Lauren Miller Griffith and Jonathan S. Marion introduce the concept of apprenticeship pilgrimage to help explain why performers travel to places both near and far in an attempt to increase both their skill and their legitimacy within various genres of art and activity. What happens when your skill-level surpasses local training opportunities, whether in dance, martial arts, or other skills and practices? Apprenticeship Pilgrimage provides a new and exciting model of apprenticeship pilgrimages—including local, regional, opportunistic, and virtual—that practitioners undertake to develop embodied knowledge, skills, and legitimacy unavailable at home. For most people, there is a limit to how much training is available from the teachers and classes at home. As skill and know-how increase, the resources and training opportunities available become limits on one’s learning. Similarly, a practitioner’s legitimacy may be suspect without exposure to appropriate cultural context, such as ties with the homeland of certain dance forms or martial arts. Whether for skill alone, or activity-specific legitimacy, individuals may feel compelled to travel for training. Such travelers see themselves quite differently from other tourists, and the seriousness with which they pursue their journeys makes it appropriate to call them pilgrims. Given the goal of learning from and developing their own skills by training with experts at their destinations, apprenticeship pilgrims is even more appropriate. Rather than focus on specific geographic regions or genres of apprenticeship, this book builds a robust theoretical framework for understanding the role of travel for developing expertise in embodied genres. This book links and expands on the existing scholarship concerning anthropologies of education and tourism, but takes new strides in exploring the global circumstances wherein skill development requires travel. Throughout, the authors use apprenticeship pilgrimage as a robust new framework for considering the interrelated roles of going, learning, and doing for identity construction within contemporary globalization.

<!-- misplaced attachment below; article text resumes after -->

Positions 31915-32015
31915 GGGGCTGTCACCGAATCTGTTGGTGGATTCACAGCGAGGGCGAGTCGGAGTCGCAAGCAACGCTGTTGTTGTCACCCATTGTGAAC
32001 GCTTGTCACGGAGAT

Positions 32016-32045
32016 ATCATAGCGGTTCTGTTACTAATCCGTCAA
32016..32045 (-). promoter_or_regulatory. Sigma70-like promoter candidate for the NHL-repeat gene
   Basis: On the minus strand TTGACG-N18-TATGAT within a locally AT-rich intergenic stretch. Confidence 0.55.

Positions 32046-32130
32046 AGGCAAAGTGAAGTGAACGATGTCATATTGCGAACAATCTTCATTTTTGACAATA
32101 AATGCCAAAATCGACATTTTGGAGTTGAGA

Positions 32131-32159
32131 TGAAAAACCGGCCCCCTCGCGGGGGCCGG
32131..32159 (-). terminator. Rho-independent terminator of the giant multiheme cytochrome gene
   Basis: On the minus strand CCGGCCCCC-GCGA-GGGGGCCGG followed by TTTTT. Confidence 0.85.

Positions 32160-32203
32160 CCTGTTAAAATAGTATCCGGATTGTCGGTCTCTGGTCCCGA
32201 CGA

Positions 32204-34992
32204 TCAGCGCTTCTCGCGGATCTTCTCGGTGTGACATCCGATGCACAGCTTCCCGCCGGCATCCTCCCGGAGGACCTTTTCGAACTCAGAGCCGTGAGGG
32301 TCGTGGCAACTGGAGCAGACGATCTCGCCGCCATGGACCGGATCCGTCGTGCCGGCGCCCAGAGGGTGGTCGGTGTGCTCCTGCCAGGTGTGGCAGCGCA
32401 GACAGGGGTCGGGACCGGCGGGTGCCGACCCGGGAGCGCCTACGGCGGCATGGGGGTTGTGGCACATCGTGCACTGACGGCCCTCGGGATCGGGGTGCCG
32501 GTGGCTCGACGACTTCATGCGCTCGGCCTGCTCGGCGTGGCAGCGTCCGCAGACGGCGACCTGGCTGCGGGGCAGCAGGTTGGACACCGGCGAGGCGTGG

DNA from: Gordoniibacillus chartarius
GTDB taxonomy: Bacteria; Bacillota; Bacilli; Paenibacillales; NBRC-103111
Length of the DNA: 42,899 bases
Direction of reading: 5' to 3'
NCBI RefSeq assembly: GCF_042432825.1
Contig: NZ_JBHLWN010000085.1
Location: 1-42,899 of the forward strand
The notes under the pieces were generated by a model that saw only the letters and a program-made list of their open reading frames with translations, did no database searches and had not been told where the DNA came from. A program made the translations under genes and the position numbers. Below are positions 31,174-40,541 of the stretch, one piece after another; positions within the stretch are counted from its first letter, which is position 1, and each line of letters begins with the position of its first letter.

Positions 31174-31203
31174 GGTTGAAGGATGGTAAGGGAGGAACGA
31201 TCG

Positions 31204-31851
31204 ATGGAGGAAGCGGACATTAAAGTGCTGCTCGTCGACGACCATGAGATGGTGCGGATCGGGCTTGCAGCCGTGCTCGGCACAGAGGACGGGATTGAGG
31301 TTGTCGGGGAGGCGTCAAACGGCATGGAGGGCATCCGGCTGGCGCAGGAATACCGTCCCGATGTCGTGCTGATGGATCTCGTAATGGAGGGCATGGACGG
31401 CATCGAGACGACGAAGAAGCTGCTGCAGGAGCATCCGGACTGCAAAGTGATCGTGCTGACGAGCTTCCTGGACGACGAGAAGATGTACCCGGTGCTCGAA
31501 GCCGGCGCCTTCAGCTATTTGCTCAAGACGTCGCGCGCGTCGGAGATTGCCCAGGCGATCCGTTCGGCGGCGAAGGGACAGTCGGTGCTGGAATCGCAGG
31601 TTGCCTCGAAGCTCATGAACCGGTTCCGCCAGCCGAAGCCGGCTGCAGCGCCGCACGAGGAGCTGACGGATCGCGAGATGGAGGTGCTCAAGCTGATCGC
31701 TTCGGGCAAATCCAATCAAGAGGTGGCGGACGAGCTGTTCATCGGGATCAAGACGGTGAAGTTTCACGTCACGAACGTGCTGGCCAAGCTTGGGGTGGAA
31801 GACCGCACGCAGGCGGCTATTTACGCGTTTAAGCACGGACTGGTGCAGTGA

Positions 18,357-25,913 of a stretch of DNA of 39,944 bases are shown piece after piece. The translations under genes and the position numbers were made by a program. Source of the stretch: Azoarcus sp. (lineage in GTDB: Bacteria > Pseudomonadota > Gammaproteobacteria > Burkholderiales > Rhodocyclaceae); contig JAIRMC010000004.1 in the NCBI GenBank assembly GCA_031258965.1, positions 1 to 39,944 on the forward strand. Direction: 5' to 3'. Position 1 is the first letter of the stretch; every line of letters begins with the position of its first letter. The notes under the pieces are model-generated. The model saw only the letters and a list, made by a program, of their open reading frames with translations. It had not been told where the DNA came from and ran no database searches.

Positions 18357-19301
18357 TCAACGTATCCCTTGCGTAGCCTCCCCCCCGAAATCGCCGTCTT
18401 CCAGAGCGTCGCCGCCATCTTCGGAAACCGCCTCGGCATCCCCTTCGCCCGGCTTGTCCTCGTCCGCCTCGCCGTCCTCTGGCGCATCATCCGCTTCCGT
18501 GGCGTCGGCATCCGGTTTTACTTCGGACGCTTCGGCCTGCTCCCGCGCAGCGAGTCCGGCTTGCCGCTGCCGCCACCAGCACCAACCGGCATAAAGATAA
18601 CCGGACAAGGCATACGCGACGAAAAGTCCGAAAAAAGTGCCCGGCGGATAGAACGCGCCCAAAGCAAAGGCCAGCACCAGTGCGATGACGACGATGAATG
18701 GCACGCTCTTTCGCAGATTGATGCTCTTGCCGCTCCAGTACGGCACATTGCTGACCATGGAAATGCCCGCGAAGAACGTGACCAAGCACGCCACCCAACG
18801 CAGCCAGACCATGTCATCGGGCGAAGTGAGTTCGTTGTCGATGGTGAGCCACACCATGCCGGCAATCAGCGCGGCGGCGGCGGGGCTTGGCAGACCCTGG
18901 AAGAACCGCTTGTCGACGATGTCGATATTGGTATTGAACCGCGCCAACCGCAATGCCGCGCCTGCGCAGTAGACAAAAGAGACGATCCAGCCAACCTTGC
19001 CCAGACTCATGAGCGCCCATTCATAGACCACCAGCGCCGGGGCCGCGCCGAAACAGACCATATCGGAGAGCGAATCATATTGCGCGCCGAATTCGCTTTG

For more information, check out A Conversation with Lauren Griffith and Jonathan Marion
Apprenticeship Pilgrimage opens new ground for research, and indeed it will have a strong influence in coming studies of tourism and mobility. . . . the value of Apprenticeship Pilgrimage resides in having opened our eyes to a new form of mobility in the modern world. It obliges us to rethink the meaning of concepts like pilgrimage, community and communitas, tourism, and identity. It is a tour de force in the anthropology of tourism and mobility, and a book from which one learns that the flow of culture, objects, music, and bodies moves in innovative, refreshing, and unpredictable ways.